Numerology and Prefiguration

Eddie Ejjbair
2 min readSep 16, 2023

Some of you may have seen GG33 (‘Gary the Numbers Guy’) on your timeline recently. He’s a numerologist that claims to be able to predict the future based on numbers (such as one’s birthdate). In the clip below, he explains what drew him to numerology:

While I disagree with his conclusions, GG33 is right that specific dates have been selected for their historical significance — but only when the decision is between an arbitrary date and a historically significant one.

Hans Blumenberg discusses this phenomenon in his unpublished chapter on prefiguration (from the word ‘prefigure’, which means to imagine or anticipate something before it occurs).

As Eric Auerbach explains in his essay, ‘Figura’, prefiguration, or what he calls, ‘figural phenomenal prophecy’, was most commonly used in the theological study of ‘types’ (i.e. biblical typology): ‘the aim of this sort of interpretation was to show that the persons and events of the Old Testament were prefigurations of the New Testament and its history of salvation’. An example would be Moses prefiguring Christ. The former is the ‘figure’, the latter, the ‘fulfillment’. Matthew, in particular, presents Christ as a second Moses, emphasizing their similarities and thereby legitimizing Christ. As Auerbach writes, ‘figural interpretation establishes a connection between two events or persons, the first of which signifies not only itself but also the second, while the second encompasses or fulfills the first’.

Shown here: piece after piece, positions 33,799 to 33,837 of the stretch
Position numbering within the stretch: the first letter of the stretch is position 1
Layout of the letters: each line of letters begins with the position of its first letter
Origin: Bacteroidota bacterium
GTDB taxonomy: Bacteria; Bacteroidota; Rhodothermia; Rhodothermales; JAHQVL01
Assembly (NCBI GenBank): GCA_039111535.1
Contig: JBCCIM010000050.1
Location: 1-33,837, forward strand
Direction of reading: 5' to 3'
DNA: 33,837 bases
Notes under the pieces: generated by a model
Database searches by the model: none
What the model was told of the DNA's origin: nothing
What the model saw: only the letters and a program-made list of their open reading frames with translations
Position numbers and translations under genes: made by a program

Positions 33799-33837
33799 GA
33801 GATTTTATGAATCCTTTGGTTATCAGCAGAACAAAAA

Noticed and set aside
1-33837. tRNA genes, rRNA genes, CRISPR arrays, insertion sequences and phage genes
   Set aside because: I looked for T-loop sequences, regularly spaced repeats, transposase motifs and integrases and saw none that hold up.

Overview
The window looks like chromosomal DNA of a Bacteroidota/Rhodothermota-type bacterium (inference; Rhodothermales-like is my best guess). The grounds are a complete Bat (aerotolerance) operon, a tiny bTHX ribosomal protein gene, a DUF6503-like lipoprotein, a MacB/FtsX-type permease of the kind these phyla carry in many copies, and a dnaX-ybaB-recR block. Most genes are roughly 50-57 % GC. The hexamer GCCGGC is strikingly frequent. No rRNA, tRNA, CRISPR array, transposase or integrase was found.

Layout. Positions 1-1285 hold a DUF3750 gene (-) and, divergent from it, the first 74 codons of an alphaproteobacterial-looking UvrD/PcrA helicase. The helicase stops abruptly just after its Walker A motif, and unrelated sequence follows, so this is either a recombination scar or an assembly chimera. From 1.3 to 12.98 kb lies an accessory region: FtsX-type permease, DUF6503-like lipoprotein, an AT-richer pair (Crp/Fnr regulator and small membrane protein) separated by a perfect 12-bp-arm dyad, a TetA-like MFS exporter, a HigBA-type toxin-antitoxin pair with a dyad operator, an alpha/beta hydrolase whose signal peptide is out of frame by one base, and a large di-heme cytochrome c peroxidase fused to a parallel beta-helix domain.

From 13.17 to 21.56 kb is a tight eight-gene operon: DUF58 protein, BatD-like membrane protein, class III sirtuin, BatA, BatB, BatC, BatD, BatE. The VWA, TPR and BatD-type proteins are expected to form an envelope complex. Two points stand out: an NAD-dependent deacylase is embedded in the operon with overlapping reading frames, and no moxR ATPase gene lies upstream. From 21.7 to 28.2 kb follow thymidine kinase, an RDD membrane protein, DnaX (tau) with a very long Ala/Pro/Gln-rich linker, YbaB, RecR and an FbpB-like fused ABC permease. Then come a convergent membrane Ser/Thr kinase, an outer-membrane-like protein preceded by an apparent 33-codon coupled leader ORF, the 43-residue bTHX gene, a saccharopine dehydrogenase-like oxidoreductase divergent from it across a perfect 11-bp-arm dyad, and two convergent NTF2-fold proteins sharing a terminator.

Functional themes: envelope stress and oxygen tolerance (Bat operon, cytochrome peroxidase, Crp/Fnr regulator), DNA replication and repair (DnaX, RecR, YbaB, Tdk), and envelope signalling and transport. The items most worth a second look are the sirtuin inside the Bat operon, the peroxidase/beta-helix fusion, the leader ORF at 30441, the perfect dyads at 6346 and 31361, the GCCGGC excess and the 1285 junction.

In Blumenberg’s text, prefiguration is a ‘mythical form of thought’ which ‘combines a sense of ‘theological’ authority with the anthropological need for orientation in times of confusion or crisis’ (Nicholls). In the post-mythical age, however, prefiguration is primarily ‘a decision-making aid’. Blumenberg’s example is the events of the Arab-Israeli War of 1973:

the decision made by the Egyptian and Syrian armies to invade Israel on October 6, the tenth day of Ramadan, was ‘prefigured’ by the fact that the Prophet Mohammed had also begun his preparations for the Battle of Badr in 623 on the same day: the tenth day of the month of fasting

Tough decisions are thus ‘predecided by the paradigm’. More often than not, however, prefiguration works retroactively. Instead of prophecy then fulfillment, an event is turned into a ‘fulfillment’ by finding a prophetic prefiguration in the past.

GG33 sees these decisions being made and assumes it is because the dates themselves are significant, when it is really the connection between two events (as figure and fulfillment).

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Eddie Ejjbair

‘Gradually it’s become clear to me what every great philosophy has been: a personal confession of its author and a kind of involuntary and unconscious memoir’